Anyway, I have tried Lithium Orotate 5mg and even 10mg now and then, and it does produce a calming effect. My ND said I could try it, but try it consistantly for awhile to see how it works. He treats people at doses up to 15mg-20mg I think. I’ve read reviews where people said it helped with anxiety and depression and they are not bi-polar. Sounds like it can be a helpful mineral. So, I will try it consistantly for a while to see how it goes.

You said you stopped all your supplements due to anxiety. Did you figure out what migth have been causing your anxiety? I guess it depends on what all you were taking. I know that certain supplements will cause me to feel stimulated. And I suppose if you take something that your body didn’t need, ou might push your methylation cycle the wrong way.. Kind of a trial and error some times, and finding the right balance. I just wish I knew of a doctor in my area who knew more about this methylation stuff, it’s just such a new technology.

I’m pretty disappointed with the 23andme test. Didn’t provide any methyation data that I could see. But the test I took from http://www.holisticheal.com, which I think is one of Dr. Yasko’s site was helpful. Just didn’t like the suggestions they made to fix things as I thought it was a pretty canned recommendation. And didn’t seem to be very customized for me, and didn’t really provide a good plan. Just here are all the supplements to take for these defects, etc. And there were lots. So, I just take my test results and show other doctors hoping for some insights (haven’t really gotten any but have found doctors interested in looking at it), and do my own research and seem to be doing okay so far.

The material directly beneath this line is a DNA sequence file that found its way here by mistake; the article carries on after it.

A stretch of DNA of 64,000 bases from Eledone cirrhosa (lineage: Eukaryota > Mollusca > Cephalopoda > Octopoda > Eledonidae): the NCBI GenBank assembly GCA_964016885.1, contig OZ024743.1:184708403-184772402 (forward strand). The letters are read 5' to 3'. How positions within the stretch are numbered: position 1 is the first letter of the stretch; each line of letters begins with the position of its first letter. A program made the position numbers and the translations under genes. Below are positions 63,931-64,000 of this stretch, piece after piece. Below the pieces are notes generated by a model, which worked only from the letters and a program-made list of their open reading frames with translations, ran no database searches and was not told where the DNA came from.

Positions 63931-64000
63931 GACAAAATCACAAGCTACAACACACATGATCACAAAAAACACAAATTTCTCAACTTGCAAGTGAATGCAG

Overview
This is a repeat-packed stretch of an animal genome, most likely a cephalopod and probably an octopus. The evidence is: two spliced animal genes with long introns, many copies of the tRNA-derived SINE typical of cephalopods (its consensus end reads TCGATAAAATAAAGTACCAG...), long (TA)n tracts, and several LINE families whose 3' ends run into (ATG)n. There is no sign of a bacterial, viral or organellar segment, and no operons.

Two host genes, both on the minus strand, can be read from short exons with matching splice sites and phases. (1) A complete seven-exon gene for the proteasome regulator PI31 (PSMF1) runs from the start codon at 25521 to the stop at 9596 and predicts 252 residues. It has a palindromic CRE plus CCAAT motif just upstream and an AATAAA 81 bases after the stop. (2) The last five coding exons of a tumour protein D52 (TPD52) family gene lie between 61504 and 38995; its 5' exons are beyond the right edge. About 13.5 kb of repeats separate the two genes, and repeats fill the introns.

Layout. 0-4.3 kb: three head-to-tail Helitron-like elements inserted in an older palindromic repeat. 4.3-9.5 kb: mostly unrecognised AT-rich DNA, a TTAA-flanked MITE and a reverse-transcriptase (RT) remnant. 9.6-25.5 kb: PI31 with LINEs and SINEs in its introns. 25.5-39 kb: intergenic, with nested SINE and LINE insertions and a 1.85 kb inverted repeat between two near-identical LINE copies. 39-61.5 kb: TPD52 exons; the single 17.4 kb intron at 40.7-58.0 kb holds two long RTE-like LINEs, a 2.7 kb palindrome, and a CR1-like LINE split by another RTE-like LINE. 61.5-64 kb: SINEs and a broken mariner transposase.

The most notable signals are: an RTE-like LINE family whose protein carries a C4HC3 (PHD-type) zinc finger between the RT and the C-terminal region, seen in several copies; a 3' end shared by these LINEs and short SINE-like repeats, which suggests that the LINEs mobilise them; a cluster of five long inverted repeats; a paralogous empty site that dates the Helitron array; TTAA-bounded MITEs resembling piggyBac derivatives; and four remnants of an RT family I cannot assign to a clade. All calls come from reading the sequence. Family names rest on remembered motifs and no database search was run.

Cheers.

M

Pamela
8 years ago

I was diagnosed with a single C677T mutation a year ago, the doc that tested me for it told me to take 1 cap of Methyl Protect (which has 2000 mcgs of Folate and 1000 mcg of B12). He said all I needed to do is take two a day for the rest of my life and that was it. Well, by October of last year I was waking up with severe inflamation of my joints in my left hand (pain/stiffness), that would go away after a few hours. Then in December I started having mild anxiety (attacks) and in January low level depression, plus weird feelings in my brain (emotions), also, had blood work in Dec that showed super high levels of Vit B12 and Glutamate/Glycine, so I decided to do some research of my own and that’s when I found your website and learned that it’s not that simple. So I stopped taking the Methyl Protect completely and started taking 100 mg of Niacin every day, plus Thianine, and this week gave up gluten and most dairy. I have an appt with Dr. Nancy Mullan today who is an expert on Methylation Genetics to help me balance my chemistry.

8 years ago
Reply to  Pamela

Pamela,
Dr. Mullan is in my area. Please post how you like your visits and progress with her. She’s very expensive. There is also a doctor in Thousand Oaks – he is listed at http://www.mthfrsupport.com

8 years ago

Dr. Lynch, or anyone who might know:

How does one increase Bh4?

Thank you!

Adrien
8 years ago

Hi,

Could seborrheic dermatitis and periodontal disease an indication of methylfolate deficiency? Thanks

Teresa
8 years ago
Reply to  Adrien

Hey Adrien,

I know that my periodontal disease improved after magneium/calcium pushes.

Terri
8 years ago

Hi,
I am heterozygous for both 677 and 1298. I have been on Vitaprime, a multivitamin which has 400 mcg of B12 and 800 mcg of methylfolate, for several years. My anxiety, OCD thoughts, and panic attacks have not improved. I was also on 5htp and several other supplements for this but stopped them last month. I’m interested in my body producing more neurotransmitters on its own. How do I go about this? My doctor just put me on 1000 mcg B12 methylcobalamin liquid twice a day and 1000 mcg methylfolate in addition to what is in my vitamin but I have only taken B12 once a day and haven’t started the additional methylfolate because I’m worried about side effects. He also wants me to take DMG. Can you give me your thoughts on all this and what am I missing as far as helping my body produce neurotransmitters. Also, I have cricopharyngeal spasms and LPR symptoms of reflux, swollen throat, digestive issues. Being on a 10 food low acid low histamine diet is really helping. Lots of kale and greens and some proteins and apples mostly.